Chekhov, Anton P.
|Genre||Short Story (9 pp.)|
|Keywords||Adolescence, Children, Depression, Grief, Individuality, Memory, Ordinary Life|
This quiet little story has two parts. In the first section, the narrator remembers an incident that occurred when he was a high school boy. He was traveling with his grandfather in the Ukraine and they stopped to rest at the home of an Armenian family. The boy was virtually struck dumb by the beauty of the young woman who served them tea. While his grandfather slept, he stood outside in the yard and watched the exquisite young woman do her chores.
In the second section, he remembers an incident from somewhat later, when he was a university student. His train was stopped at a station, and he had gone out to stretch his legs on the platform. He noticed a carelessly dressed young woman, who was standing outside a train window, speaking to one of the passengers.
Once again, he was "suddenly overwhelmed by the feeling I had once experienced in the Armenian village." The narrator also notices the battered and ugly telegraph operator staring at the girl with "a look of tenderness and of the deepest sadness, as though in that girl he saw happiness, his own youth, soberness, purity, wife, children . . . " A bell rang, and the train moved off.
The story consists of two vignettes. In each case the young narrator is unexpectedly bowled over by the sight of a beautiful young woman. The scenes, which he describes in minute detail, are etched in his memory, yet in neither case did he "do" anything. He was simply an observer. And nothing seemed to happen. So why does he remember these particular scenes?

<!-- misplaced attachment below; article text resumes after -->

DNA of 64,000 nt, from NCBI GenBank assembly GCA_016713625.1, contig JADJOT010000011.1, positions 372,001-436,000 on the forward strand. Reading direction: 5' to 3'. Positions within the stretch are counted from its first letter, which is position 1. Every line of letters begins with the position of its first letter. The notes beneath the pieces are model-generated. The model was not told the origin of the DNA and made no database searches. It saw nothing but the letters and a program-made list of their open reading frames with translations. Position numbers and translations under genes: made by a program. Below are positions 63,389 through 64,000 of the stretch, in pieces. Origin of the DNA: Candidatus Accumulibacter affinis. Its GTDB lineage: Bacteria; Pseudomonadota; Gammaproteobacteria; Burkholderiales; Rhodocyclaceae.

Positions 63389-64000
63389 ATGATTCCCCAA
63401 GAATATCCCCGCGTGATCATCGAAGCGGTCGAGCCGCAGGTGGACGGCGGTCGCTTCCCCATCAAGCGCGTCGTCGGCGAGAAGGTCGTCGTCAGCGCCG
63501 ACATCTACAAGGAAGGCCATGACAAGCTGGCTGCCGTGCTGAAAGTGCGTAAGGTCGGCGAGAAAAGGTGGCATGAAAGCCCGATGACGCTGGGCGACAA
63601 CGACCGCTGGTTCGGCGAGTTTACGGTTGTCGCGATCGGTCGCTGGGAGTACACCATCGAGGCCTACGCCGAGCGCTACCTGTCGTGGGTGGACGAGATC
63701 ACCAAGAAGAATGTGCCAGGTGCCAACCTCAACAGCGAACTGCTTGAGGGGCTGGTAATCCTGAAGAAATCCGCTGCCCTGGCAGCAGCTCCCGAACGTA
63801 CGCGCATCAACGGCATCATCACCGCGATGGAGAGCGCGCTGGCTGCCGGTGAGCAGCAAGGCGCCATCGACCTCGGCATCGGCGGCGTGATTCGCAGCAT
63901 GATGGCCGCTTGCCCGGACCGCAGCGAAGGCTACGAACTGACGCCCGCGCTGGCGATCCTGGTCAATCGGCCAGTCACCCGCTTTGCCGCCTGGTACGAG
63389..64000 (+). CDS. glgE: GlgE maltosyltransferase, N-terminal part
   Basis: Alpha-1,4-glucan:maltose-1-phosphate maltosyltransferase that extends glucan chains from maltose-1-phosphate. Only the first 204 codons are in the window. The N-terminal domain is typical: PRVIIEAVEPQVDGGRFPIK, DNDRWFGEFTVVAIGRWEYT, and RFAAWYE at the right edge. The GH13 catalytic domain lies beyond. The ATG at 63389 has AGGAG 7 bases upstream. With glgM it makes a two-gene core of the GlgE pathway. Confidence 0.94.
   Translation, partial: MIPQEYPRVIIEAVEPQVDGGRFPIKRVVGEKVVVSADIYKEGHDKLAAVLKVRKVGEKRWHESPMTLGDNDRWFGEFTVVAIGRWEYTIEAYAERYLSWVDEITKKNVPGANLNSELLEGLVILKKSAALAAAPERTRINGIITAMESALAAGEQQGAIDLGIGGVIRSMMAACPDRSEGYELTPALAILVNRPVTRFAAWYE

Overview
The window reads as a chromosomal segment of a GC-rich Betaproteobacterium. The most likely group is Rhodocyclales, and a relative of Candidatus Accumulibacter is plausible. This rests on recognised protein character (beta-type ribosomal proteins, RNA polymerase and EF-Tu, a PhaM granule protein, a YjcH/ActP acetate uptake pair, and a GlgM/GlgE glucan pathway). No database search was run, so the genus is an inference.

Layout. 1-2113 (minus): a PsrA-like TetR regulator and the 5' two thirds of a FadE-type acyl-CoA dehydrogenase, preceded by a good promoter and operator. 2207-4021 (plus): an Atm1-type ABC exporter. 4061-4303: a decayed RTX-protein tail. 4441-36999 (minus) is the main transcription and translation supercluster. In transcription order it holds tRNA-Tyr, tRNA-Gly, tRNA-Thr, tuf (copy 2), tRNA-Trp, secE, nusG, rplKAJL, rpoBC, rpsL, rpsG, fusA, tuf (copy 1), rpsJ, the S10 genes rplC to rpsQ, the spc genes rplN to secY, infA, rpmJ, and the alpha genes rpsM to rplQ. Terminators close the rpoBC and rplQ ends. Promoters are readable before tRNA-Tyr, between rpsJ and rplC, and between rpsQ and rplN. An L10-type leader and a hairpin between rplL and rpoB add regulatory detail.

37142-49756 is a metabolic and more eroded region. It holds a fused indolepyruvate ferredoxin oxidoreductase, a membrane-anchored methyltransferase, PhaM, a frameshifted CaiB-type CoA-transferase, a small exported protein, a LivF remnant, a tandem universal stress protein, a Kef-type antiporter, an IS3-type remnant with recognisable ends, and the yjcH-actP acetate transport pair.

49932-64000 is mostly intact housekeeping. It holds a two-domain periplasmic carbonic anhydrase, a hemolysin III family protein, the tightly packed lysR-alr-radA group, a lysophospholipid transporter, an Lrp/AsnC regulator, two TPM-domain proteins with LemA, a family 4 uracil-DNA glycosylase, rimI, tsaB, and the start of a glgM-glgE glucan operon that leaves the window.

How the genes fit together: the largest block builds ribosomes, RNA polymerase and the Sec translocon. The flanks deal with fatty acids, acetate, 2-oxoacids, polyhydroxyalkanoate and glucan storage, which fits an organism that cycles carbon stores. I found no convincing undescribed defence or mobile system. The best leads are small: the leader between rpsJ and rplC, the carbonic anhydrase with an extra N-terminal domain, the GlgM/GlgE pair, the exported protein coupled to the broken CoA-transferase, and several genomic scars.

Perhaps someone has asked the narrator to define beauty, or to give his opinion of what features constitute beauty in a woman. Or perhaps the question has been simmering in his mind. When he tries to grapple with it, though, he stumbles. He can’t generalize his concept of the beautiful; he can only remember particular cases.
Each "beauty" came as a complete surprise and was seemingly inexplicable. And in each case, the beauty was associated with sadness: "It was a sadness as vague and undefined as a dream . . . as though we all four had lost something important and essential to life which we should never find again." And later, "perhaps he, like me, was unaccountably sorry for the beauty, for himself, and for me . . . " What is this connection between beauty and melancholy?
|Source||Later Short Stories. 1888-1903|
|Place Published||New York|
|Alternate Source||The Tales of Chekhov, Vol. 9: The Schoolmistress and Other Stories|
|Place Published||New York|
|Miscellaneous||First published: 1888. Translated by Constance Garnett.|
|Annotated by||Coulehan, Jack|
|Date of Entry||10/17/01|